"May I have another cup of coffee?" Friend asked. "Certainly," said Loren, pouring from the pot on the center table. Friend took a few sips and set the cup down. "Now, then, before I answer your question, Admiral, I'd like to describe briefly the new Asteroid and Comet Attack Alert System, which came online just last year. A number of telescope facilities and specially designed instruments have been set up in different areas of the world for the express purpose of discovering asteroids and comets whose orbits approach Earth. Already, astronomers manning the facilities have discovered over forty asteroids that will come unpleasantly close to Earth at some point within its orbit. But detailed calculations reveal that they will all miss by a comfortable margin in the years ahead." "Have they known about the approach of the second comet," said Loren in dismay, "and suppressed any warning of the threat?" "No," said Friend. "Though the astronomers agreed to keep news of such possible encounters secret for forty-eight hours, until computer projections could definitely say a collision was imminent. Only when they are certain a collision is imminent would news of the discovery be made public." "So what you are saying--" said Yaeger. "Is that there is no emergency." Pitt looked at Friend. "Come again." "The event in seven thousand B.C.," explained Friend, "was a million-to-one chance occurrence. The comet that struck Earth, and the comet that arrived a few days later and missed, were not twins. They were separate objects in different orbits that happened to cross paths with Earth at almost the same time. An incredible coincidence, nothing more." "How soon is the second comet due to return?" Pitt inquired warily. Friend thought a moment, then said, "Our best guess is that it will fly by no closer than eight hundred thousand miles from us-- in another ten thousand years."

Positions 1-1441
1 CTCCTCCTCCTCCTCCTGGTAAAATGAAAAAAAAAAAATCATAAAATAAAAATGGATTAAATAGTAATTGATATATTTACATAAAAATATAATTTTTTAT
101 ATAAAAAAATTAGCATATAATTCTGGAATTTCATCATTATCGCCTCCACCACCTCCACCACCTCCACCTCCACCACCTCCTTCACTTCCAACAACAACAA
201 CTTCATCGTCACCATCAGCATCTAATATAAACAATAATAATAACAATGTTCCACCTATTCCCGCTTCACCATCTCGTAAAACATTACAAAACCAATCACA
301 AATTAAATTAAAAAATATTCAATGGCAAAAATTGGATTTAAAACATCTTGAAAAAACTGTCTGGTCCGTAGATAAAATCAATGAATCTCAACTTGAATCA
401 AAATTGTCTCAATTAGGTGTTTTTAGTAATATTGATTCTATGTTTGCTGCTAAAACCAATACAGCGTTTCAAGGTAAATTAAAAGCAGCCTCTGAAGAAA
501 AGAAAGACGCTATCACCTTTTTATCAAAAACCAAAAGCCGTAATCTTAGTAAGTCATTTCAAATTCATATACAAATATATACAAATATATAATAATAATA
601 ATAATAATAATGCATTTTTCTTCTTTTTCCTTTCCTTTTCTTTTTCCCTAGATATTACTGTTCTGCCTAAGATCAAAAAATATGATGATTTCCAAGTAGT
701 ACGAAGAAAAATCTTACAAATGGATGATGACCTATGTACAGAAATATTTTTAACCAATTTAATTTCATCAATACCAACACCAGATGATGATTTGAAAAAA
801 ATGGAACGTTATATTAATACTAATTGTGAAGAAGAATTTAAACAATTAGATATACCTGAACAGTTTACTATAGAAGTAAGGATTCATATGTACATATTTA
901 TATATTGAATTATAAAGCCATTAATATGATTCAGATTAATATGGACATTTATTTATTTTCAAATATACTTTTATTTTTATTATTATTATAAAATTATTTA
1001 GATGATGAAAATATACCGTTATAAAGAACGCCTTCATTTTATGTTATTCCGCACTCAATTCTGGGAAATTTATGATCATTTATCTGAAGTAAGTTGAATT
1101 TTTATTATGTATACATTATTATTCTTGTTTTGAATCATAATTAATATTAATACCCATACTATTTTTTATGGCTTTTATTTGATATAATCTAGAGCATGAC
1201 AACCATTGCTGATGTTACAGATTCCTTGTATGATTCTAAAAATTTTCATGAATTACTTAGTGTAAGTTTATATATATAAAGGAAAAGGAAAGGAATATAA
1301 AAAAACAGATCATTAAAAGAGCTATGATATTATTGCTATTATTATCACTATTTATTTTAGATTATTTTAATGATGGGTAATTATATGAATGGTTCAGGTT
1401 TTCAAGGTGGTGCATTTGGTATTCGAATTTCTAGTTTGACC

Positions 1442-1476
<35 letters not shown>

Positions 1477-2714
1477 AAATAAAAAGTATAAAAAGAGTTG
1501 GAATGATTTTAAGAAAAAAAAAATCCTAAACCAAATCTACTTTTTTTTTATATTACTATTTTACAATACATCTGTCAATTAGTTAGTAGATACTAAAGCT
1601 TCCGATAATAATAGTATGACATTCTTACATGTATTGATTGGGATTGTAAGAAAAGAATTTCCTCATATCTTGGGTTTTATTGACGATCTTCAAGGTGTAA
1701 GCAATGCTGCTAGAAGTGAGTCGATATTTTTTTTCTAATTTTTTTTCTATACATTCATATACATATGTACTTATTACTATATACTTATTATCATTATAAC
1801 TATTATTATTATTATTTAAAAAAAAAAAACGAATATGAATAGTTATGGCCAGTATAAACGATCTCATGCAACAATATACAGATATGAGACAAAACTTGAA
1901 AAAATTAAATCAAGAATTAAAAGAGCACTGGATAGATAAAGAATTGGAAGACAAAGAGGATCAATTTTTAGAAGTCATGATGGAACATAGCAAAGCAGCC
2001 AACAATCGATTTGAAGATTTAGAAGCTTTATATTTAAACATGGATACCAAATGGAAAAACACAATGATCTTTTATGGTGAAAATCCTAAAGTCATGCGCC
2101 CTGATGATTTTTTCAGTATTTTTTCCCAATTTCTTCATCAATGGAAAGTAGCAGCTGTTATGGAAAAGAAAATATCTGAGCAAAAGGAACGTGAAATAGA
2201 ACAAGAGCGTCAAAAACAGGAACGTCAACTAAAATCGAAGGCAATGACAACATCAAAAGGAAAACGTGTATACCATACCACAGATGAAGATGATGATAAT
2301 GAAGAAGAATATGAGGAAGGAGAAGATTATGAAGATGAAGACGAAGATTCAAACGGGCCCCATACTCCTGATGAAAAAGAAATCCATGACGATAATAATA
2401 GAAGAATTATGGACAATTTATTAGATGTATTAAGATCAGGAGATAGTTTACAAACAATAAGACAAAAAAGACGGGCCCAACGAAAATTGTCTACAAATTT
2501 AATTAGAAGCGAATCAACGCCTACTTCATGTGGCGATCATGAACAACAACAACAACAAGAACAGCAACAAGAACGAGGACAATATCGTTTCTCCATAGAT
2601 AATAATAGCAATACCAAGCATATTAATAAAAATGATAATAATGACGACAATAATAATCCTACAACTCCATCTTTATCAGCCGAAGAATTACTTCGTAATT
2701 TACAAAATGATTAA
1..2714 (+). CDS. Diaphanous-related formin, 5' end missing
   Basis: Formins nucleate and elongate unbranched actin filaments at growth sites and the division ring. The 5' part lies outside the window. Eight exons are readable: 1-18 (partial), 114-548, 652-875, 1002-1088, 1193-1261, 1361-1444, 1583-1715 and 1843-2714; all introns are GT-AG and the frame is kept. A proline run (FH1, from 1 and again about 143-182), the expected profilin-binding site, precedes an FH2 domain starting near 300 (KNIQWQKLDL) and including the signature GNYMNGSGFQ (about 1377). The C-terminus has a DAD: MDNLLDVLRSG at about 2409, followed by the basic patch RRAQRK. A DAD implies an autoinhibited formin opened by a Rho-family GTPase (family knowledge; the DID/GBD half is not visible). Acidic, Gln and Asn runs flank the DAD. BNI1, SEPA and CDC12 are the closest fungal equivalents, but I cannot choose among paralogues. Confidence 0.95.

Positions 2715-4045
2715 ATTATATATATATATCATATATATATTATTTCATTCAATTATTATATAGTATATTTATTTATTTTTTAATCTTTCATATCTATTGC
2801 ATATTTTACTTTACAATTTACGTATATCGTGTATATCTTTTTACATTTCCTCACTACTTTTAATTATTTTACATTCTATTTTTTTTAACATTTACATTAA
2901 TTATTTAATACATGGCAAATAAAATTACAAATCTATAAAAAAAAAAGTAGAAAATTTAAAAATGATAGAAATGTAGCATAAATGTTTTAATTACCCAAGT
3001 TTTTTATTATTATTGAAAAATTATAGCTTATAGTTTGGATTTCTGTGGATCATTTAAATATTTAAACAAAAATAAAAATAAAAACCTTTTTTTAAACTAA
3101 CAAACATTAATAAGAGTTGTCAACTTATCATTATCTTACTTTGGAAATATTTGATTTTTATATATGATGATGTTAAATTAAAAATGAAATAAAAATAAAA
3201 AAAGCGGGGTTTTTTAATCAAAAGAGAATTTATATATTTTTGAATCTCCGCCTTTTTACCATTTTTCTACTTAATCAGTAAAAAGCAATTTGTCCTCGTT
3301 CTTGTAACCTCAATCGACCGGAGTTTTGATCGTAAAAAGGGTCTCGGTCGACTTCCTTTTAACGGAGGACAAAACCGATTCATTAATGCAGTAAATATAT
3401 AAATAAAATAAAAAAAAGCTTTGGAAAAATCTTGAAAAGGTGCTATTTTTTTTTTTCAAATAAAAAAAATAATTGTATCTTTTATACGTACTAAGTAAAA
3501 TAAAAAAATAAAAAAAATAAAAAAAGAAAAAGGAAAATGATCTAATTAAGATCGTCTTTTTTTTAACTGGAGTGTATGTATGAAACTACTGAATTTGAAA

There came several moments of stunned silence, as perplexity flooded the minds of the people seated around Dr. Friend. Pitt swore softly under his breath. He stared steadily at Friend, as if attempting to read something in the astronomer's eyes, an uncertainty maybe, but there was none. "The comet--" he began. "Its name is Baldwin, after the amateur astronomer who rediscovered it," Friend interrupted. "You say the Murphy comet and the second comet that the Amenes recorded are one and the same?" Friend nodded vigorously. "No doubt about it. Calculations confirm that its orbit coincided with the comet that caused the cataclysm of seven thousand B.C." Pitt glanced at Sandecker and Pat, then back to Friend. "There can be no mistake?" Friend shrugged. "A margin of error of perhaps two hundred years, but certainly no more. The only other large object to enter Earth's atmosphere in recorded history was the one that flattened those eight hundred square miles in Siberia. Only now are astronomers beginning to believe that, instead of a colossal impact, it was actually a near miss." "Surely the Wolfs must have had access to the same data," said Loren, looking bewildered. "It doesn't make sense for them to liquidate every asset of the family after having spent billions of dollars building a fleet of ships to survive a cataclysm they know is not about to happen." "We all agree with you," said Sandecker. "It may simply be that the Wolf family is nothing more than a bunch of fruitcakes." "Not only the family," said Giordino, "but two hundred and seventy-five thousand other people who work for them and look forward to the voyage to nowhere." "That doesn't sound like an insignificant cult of crazies to me," said Loren. "Very true," Pitt agreed. "When Al and I infiltrated the supership, we found a dedicated fanaticism with surviving the deluge." "I reached the same conclusion," added Pat. "The conversations I overheard regarding the coming cataclysm were resolute. There was not the slightest doubt in their minds that disaster would overtake the world and that they had been given the gift of rebuilding a new civilization without the handicaps of the old." Giordino looked at Pat. "An echo of Noah and his ark." "But on a far grander scale," Pitt reminded him. Sandecker shook his head slowly. "I have to admit that this whole dilemma is a mystery to me." "The Wolf family must have a solid motive." Pitt paused, as everyone stared at him in silence. "There can be no other answer. If they are convinced the civilized world is going to be swept away and buried for all time, they must know something no one else on Earth knows." "I can assure you, Admiral," said Friend, "that disaster is not soaring in from the solar system. Certainly